E-cigarettes may be helping disadvantaged smokers to quit
New research by the MRC/CSO Social and Public Health Sciences Unit confirms that low numbers of young people are vaping (using e-cigarettes), with vaping more common in young people from disadvantaged households who had never smoked before. The study also found that while disadvantaged adult smokers were less likely to have quit smoking, this inequality was smaller among those who vaped, suggesting vaping may be helping this group of smokers to quit.
Dr Michael Green, lead author of the study said:
“Whether someone smokes is important because, while vaping among those who have never smoked might be a concern, vaping among smokers and ex-smokers is more desirable because it can involve people switching away from smoking. Inequalities in vaping among young people who have never smoked are something to keep monitoring, but there are good reasons not to be alarmed. Vaping among young people in the UK was still very rare, so any impact would be limited. Furthermore, some of the children using e-cigarettes could be trying them instead of traditional cigarettes, which would likely be much more harmful.”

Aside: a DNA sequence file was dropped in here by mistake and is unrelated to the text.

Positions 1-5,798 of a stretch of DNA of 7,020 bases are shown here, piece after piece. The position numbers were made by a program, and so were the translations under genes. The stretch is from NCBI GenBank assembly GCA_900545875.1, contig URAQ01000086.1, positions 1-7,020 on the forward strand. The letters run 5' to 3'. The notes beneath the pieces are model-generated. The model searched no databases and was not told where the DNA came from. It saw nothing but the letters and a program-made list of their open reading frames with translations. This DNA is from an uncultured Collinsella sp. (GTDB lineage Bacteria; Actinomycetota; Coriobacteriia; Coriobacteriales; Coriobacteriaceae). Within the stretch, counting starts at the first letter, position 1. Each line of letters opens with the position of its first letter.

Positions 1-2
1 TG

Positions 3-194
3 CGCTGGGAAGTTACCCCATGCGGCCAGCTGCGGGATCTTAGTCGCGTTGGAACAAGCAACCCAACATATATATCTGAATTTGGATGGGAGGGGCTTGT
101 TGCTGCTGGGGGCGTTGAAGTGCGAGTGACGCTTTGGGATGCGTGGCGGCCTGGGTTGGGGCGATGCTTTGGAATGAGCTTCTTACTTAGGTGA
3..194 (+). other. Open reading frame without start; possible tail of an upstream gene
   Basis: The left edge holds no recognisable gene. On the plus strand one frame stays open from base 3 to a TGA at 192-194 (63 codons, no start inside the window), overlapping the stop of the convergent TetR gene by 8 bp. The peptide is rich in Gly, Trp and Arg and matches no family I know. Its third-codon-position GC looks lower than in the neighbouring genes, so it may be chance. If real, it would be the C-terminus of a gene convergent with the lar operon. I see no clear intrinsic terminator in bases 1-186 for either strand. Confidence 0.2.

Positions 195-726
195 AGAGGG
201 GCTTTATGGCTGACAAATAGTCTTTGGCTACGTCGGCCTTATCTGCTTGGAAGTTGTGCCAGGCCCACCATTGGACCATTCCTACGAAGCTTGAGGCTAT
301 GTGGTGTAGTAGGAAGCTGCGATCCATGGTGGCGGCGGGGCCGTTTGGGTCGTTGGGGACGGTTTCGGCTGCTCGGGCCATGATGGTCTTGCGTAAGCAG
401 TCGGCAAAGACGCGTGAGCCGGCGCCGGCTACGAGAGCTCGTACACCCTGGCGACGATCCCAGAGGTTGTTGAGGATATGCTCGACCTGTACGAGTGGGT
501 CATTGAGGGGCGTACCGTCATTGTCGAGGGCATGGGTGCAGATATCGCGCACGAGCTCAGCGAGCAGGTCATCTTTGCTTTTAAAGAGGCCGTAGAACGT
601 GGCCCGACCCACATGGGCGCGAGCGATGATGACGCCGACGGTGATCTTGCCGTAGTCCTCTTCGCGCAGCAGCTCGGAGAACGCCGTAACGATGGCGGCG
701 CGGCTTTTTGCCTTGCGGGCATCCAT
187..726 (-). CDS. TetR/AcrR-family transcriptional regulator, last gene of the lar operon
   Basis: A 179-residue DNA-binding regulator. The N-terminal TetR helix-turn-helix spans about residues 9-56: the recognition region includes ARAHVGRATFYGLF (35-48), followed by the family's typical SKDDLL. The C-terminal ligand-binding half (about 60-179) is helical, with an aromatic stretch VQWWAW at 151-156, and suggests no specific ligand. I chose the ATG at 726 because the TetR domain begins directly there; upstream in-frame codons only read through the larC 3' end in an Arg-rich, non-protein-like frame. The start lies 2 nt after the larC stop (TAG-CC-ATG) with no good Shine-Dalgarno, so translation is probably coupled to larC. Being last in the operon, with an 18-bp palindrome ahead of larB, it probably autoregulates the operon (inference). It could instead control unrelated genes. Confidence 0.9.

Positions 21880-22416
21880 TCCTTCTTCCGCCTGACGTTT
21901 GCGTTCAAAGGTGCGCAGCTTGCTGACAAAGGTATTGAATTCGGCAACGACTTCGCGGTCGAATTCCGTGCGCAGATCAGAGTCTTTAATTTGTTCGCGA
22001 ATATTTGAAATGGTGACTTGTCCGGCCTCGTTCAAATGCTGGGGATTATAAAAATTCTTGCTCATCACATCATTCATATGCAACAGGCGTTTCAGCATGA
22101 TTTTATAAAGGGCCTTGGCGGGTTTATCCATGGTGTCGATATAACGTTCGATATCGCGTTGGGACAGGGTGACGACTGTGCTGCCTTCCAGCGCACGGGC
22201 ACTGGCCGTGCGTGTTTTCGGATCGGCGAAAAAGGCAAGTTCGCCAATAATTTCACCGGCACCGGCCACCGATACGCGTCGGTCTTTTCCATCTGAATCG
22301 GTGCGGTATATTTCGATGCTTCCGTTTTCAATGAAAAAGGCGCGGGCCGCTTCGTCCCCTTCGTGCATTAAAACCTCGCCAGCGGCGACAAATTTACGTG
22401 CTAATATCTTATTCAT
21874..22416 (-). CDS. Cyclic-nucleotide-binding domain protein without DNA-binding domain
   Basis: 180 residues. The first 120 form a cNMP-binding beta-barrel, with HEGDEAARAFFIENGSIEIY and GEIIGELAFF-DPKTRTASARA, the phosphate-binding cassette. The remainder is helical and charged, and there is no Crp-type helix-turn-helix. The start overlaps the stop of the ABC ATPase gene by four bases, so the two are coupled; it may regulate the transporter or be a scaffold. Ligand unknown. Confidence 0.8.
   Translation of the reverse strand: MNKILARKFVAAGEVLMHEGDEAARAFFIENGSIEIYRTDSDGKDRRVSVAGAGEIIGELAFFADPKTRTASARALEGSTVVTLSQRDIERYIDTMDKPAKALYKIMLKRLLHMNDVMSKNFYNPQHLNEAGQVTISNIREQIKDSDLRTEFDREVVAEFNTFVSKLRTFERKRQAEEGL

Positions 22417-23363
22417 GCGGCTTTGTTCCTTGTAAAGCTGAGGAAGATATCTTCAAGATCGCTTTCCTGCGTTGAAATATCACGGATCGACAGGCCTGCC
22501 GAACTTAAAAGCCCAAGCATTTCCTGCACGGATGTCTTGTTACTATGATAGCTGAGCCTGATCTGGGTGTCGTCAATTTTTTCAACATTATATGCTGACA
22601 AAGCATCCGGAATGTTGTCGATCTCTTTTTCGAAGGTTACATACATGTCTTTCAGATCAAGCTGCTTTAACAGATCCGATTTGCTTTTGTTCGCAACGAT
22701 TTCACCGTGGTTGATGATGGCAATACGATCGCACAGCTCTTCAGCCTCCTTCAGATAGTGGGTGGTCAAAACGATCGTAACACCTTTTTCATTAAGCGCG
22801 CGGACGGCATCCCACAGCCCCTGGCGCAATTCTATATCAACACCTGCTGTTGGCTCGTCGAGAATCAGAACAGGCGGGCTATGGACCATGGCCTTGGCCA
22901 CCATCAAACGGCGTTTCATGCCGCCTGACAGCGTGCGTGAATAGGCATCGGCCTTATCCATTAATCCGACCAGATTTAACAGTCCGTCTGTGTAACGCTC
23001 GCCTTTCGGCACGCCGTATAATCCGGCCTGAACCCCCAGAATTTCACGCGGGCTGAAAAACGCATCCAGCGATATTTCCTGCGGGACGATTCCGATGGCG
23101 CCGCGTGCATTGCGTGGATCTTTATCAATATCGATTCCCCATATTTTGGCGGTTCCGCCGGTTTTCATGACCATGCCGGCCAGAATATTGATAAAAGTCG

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Access Michael’s blog here.
First published: 14 March 2018